Post-Migration America? Staying in Place in Dire Times

Stephen Franklin

The foundation of a new home is built next to abandoned houses in Detroit, in what was once a thriving middle-class area.

The black-plate people” were born more than 30 years ago, the last time the U.S. economy was almost this bad. Members of the group were from northern states like Michigan, which had dark-colored license plates.

Black-plate people” wasn’t a moniker carried with honor. It was slapped on people by folks in the Sun Belt states, where northern economic nomads suddenly showed up in the 1970s because the auto industry back home had virtually shut down.

With unemployment soaring to double digits level in auto, steel and tire towns of the Midwest, the Reagan administration said it was basically going to let laid-off workers go wherever the work was. That, it explained, was the American way.

Is that the American way? When you lose your job, you move on, right? You find a new life. It works out, doesn’t it?

I’m not so sure, and that’s why I’m not as upset as others by a recent report showing that mobility for most of the last decade was the lowest since the end of World War II.

The new report by demographer William H. Frey for the Brookings Institution was no surprise to anyone who has paid attention to the economic plagues that have swirled across the country. (The report, titled The Great American
Migration Slowdown,” is available here.)

People were reluctant to move because their houses suddenly had lost their values. Or they had lost their houses and had nothing to go on the road with.

They didn’t have the credit anymore to risk on starting over because their salaries were sliding downward or stuck in place for much of the last decade. Or they fell behind and got suckered into the explosion of predatory lending that took place in the last decade.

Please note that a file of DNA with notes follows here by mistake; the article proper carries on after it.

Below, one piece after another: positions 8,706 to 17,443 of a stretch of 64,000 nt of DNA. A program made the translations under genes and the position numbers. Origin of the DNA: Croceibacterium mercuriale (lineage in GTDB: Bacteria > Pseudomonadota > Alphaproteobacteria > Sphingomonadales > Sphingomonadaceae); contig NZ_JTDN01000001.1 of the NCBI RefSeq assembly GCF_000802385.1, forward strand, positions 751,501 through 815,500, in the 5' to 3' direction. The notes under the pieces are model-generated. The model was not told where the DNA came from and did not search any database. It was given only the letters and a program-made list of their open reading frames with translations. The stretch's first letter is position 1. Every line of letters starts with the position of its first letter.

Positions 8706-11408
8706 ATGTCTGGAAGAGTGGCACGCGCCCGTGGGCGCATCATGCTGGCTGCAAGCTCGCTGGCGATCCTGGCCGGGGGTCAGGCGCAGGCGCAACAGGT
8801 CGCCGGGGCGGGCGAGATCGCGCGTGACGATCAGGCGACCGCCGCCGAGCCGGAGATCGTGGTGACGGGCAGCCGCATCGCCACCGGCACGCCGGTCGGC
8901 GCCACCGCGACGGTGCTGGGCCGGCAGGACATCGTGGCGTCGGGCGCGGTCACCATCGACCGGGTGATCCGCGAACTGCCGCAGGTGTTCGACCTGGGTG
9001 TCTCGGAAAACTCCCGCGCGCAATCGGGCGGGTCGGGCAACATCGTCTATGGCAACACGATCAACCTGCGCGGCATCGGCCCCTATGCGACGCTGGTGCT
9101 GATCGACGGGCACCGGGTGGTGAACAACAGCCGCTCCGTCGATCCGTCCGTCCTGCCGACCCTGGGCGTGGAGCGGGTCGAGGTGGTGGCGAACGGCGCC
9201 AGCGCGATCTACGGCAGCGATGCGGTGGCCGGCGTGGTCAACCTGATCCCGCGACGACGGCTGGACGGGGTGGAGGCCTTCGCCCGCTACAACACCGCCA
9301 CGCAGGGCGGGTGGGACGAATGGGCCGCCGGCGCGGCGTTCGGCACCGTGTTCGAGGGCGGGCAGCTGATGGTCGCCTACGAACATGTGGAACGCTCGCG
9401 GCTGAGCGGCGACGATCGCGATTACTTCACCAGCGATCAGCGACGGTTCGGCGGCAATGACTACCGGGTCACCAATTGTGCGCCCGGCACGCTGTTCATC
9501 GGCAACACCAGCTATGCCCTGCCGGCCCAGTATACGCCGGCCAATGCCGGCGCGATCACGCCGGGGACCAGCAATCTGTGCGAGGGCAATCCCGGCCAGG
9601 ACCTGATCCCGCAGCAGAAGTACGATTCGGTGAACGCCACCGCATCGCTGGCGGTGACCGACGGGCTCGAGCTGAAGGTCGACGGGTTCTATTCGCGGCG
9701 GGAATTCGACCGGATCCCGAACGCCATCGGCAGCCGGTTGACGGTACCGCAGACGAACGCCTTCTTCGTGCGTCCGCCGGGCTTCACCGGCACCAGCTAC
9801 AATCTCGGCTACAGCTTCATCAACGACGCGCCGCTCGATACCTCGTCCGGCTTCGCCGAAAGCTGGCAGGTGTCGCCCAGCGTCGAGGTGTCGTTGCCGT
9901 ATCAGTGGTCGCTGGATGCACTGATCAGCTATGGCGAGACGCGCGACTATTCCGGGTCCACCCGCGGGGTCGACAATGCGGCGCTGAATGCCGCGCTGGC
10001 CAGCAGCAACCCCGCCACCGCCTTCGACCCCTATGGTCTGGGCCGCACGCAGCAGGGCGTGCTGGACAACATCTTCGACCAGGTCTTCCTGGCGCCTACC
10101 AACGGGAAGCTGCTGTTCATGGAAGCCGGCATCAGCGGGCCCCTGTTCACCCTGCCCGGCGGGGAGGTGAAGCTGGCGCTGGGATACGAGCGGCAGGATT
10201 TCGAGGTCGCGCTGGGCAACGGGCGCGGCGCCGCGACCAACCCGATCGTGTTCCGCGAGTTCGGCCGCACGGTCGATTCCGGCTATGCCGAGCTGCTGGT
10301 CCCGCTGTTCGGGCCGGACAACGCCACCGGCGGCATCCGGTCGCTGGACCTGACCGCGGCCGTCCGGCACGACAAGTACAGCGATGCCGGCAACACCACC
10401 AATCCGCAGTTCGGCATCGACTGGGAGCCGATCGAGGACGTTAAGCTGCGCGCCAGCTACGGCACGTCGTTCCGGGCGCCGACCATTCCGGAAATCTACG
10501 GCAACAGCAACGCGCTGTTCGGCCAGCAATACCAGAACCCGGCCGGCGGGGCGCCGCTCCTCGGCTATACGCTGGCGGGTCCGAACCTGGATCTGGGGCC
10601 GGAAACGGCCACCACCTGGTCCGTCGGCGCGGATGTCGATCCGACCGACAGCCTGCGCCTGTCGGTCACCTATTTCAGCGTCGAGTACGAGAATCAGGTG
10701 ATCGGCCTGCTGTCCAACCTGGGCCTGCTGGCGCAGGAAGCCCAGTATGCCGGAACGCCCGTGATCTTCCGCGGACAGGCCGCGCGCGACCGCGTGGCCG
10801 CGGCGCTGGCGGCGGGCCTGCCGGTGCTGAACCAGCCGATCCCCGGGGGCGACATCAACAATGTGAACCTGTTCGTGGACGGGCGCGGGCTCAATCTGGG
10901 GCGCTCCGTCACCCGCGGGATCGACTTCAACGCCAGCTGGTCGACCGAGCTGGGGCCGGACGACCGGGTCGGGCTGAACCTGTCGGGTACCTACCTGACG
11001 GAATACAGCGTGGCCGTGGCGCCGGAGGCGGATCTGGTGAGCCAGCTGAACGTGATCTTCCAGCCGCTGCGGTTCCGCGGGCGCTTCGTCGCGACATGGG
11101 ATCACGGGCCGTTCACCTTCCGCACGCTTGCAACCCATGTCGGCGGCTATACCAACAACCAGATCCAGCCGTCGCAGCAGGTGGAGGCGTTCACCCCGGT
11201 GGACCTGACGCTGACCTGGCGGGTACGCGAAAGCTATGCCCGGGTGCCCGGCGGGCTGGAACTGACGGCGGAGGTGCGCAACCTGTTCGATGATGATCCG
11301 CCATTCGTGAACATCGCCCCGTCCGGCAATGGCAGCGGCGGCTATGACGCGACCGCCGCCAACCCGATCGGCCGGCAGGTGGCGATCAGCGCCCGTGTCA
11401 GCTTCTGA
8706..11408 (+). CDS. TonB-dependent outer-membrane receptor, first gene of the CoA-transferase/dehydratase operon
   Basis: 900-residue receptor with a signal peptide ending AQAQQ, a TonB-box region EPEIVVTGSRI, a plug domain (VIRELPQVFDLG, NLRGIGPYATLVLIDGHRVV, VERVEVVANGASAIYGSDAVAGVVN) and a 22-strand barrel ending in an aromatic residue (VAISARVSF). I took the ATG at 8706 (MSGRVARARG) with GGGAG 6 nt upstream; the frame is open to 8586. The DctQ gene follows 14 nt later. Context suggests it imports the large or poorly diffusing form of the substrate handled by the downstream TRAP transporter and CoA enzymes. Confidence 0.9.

They didn’t go off in search of work elsewhere because there were no jobs to be found.

And since more wives have gone to work to just keep families’ economies afloat, there suddenly was a hesitancy to give up a guaranteed second income.

What’s the price for surrendering our wanderlust?

Some say it will just let problems fester in place, sap innovation, destroy risk-taking. But I think it’s the chance to undo a dysfunctional myth.

Rather than abandoning North Carolina mill towns because the work has moved to China or letting Detroit and all of the rust-belt wither away, here’s the chance to help people in the places where they have lived their lives.

Here is the challenge to come up with training and businesses that will replace the steel mills or the auto mills and all of the thousands of workplaces that were swept away in the Great Recession.

While the migration slowdown may sound new and quaint in Florida, the constant roar of the moving van didn’t disappear in the last decades in states like Illinois, Ohio and Michigan – states that consistently were among the leaders in population loses, according to a more recent report by Frey.

In the 30s, people left Oklahoma for a new life in California, picking crops and living in hovels along the way. And many were forever stamped by their forced migration.

In the 80s, the black-plate people I knew in Michigan wandered off in search of good jobs. Some found them. But many just settled for whatever came their way.

Maybe we’ll learn this time that there’s nothing wrong with staying home and saving what we have. That is, if we have polices that will keep us in place.

Stephen Franklin is a former labor and workplace reporter for the Chicago Tribune, was until recently the ethnic media project director with Public Narrative in Chicago. He is the author of Three Strikes: Labor’s Heartland Losses and What They Mean for Working Americans (2002), and has reported throughout the United States and the Middle East.

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